On May 30, 2014 Knee Centers Management and Paskenta entered into an “Agreement for Release of Funds” (Funds Agreement), in which Paskenta agreed to release the money that remained in the holding account. The Funds Agreement contained the following statement: “No party is relying upon any statement or representation not specified in this Agreement as an inducement or basis for entering into this Agreement.” On June 11, 2014, Knee Centers Management transferred all remaining funds in the Emere holding account to Knee Centers Operating Company.

         The orthopedic clinic enterprise subsequently failed. Without consulting or notifying Paskenta, the defendants unilaterally dissolved Emere, Knee Centers Management, and Knee Centers Operating Company in July 2015.

         Paskenta sued Cottle and Knee Centers Management, asserting four causes of action. Paskenta alleges that the representations made in the May 23, 2014 letter constituted either fraudulent inducement or negligent misrepresentations that caused it to enter into the Funds Agreement. Paskenta further asserts that Knee Centers Management breached its fiduciary duties as the managing member of Emere by making false statements in the May 23 letter and by failing to provide any notice, distribution, or accounting when it dissolved Emere. Finally, Paskenta alleges that Cottle aided and abetted Knee Centers Management's breaches of fiduciary duty.


         A federal court exercising diversity or supplemental jurisdiction “applies the substantive law, including choice of law rules, of the forum state.” BancOklahoma Mortg. Corp. v. Capital Title Co., 194 F.3d 1089, 1103 (10th Cir. 1999) (citation omitted). Utah applies “the ‘most significant relationship' approach as described in the Restatement (Second) of Conflict of Laws in determining which state's laws should apply to a given circumstance.” Waddoups v. Amalgamated Sugar Co., 54 P.3d 1054, 1059 (Utah 2002).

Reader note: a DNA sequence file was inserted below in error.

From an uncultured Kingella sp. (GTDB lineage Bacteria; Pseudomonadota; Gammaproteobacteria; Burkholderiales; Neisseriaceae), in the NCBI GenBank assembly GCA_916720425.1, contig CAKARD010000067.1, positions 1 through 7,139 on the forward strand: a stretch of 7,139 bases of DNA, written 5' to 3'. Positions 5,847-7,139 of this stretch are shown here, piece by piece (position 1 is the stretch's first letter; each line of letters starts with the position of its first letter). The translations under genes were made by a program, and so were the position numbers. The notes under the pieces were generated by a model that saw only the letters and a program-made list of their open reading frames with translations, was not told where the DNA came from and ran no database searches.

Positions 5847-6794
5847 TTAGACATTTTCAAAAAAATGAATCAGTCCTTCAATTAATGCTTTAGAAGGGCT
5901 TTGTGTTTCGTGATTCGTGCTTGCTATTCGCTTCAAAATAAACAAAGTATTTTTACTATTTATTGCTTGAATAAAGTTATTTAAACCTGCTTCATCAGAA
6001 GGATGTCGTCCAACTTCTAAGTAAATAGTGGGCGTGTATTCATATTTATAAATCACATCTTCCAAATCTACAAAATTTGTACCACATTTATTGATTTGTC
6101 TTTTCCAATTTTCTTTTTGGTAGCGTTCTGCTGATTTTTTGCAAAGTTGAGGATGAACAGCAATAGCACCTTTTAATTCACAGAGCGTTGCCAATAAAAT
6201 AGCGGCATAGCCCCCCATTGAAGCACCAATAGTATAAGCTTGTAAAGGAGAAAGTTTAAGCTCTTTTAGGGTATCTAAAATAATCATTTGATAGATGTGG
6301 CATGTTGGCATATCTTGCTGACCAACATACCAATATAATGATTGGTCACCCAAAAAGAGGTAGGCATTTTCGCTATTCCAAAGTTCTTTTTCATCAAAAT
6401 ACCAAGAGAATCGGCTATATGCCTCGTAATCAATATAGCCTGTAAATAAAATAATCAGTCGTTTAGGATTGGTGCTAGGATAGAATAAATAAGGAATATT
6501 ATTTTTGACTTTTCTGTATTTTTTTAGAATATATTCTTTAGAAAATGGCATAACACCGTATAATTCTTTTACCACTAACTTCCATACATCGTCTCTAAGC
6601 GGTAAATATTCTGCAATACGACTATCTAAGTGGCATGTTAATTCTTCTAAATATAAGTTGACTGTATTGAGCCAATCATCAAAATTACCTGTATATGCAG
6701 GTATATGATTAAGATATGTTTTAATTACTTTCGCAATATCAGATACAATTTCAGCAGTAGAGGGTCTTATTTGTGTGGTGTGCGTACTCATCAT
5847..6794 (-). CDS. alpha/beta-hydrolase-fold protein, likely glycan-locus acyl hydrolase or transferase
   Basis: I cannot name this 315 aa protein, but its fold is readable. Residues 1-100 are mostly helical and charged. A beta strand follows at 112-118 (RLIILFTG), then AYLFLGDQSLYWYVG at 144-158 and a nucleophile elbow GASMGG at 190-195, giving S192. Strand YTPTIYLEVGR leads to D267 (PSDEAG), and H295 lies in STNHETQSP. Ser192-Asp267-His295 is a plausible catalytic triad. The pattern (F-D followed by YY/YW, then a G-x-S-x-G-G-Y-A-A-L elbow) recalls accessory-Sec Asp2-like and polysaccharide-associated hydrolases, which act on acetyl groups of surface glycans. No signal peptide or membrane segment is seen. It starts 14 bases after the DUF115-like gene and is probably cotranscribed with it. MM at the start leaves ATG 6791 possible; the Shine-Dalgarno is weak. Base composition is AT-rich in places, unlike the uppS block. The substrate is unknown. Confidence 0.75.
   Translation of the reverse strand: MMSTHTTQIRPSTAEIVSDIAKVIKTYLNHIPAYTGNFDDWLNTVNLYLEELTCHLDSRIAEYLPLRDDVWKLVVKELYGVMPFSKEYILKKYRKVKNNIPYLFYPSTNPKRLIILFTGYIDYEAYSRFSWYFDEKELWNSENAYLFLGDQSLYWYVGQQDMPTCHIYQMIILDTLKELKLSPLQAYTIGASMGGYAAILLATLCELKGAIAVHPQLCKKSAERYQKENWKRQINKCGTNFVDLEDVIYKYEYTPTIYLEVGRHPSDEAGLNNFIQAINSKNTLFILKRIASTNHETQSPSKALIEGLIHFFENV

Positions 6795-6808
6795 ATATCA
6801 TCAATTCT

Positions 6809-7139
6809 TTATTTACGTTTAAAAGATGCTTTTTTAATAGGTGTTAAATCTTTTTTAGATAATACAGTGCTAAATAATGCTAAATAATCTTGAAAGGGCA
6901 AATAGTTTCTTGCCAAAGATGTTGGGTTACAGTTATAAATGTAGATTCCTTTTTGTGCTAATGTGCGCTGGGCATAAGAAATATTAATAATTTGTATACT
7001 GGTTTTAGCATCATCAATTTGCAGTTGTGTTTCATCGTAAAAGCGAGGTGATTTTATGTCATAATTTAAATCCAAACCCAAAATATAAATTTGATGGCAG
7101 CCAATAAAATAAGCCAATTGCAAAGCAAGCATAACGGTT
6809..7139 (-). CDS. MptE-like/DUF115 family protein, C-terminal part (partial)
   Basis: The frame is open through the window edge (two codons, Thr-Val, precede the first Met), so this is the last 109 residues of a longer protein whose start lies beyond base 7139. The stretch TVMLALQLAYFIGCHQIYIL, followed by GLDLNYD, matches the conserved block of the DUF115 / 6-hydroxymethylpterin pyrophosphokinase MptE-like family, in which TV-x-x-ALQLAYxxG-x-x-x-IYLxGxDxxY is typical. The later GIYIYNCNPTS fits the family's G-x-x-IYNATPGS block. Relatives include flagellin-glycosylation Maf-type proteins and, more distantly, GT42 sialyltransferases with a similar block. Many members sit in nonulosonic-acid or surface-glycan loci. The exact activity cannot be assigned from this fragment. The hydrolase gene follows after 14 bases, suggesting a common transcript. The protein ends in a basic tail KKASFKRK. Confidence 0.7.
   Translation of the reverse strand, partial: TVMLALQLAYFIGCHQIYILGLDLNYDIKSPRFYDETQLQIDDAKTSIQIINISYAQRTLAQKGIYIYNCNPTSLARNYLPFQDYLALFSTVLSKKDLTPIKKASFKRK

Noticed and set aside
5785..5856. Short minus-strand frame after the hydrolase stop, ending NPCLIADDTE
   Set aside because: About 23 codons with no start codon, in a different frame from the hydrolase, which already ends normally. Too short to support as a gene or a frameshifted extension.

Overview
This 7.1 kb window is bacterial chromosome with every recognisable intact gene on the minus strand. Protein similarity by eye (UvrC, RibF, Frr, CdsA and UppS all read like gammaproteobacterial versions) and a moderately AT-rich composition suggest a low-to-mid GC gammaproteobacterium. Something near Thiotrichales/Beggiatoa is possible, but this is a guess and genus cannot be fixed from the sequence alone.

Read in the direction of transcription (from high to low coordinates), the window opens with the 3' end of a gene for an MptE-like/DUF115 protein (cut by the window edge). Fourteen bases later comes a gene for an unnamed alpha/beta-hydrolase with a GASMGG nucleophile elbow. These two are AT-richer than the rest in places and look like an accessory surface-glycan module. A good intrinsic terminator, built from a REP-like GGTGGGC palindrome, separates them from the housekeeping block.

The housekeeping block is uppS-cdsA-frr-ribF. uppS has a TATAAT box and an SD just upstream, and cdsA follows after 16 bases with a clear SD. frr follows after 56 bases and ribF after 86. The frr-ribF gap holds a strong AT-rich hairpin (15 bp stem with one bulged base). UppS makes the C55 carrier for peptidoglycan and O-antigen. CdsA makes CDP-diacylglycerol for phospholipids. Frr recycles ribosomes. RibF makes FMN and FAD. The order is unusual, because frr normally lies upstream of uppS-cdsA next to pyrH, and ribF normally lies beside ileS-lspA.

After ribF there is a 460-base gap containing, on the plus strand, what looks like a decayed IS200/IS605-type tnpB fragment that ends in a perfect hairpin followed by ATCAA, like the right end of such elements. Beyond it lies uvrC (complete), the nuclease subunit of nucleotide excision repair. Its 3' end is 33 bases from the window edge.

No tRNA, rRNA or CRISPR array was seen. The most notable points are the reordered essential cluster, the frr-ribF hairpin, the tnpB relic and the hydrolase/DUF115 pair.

Paskenta, a corporation with its principal place of business in California, asserts state-law claims against Cottle, an individual domiciled in Utah, and Knee Centers Management, a Utah LLC. Neither party, however, conducted a choice of law analysis to determine whether the law of California, Utah, or another state should be applied to Paskenta's claims. Moreover, it is difficult for the court to conduct a choice of law analysis on its own because the complaint does not reveal the location where the representations in May 23 letter were made or received or where actions in reliance upon these representations occurred. See Restatement (Second) of Conflict of Laws § 148 (1971). Because the parties consistently cite Utah law in their briefing on the motion to dismiss, they appear to concede that Utah law controls. The court, therefore, applies Utah's substantive law for the purposes of this motion.

         But this court applies federal law when determining whether dismissal of a cause of action is appropriate under Rule 12(b)(6) of the Federal Rules of Civil Procedure. See Stickley v. State Farm Mut. Auto. Ins. Co., 505 F.3d 1070, 1076 (10th Cir. 2007). Under Rule 12(b)(6), a court may dismiss a complaint if it fails “to state a claim upon which relief can be granted.” When considering a motion to dismiss for failure to state a claim, a court “accept[s] as true all well-pleaded factual allegations in the complaint and view[s] them in the light most favorable to the plaintiff.” Burnett v. Mortg. Elec. Registration Sys., Inc., 706 F.3d 1231, 1235 (10th Cir. 2013). “To survive a motion to dismiss, a complaint must contain sufficient factual matter, accepted as true, to ‘state a claim to relief that is plausible on its face.'” Ashcroft v. Iqbal, 556 U.S. 662, 678 (2009) (citation omitted).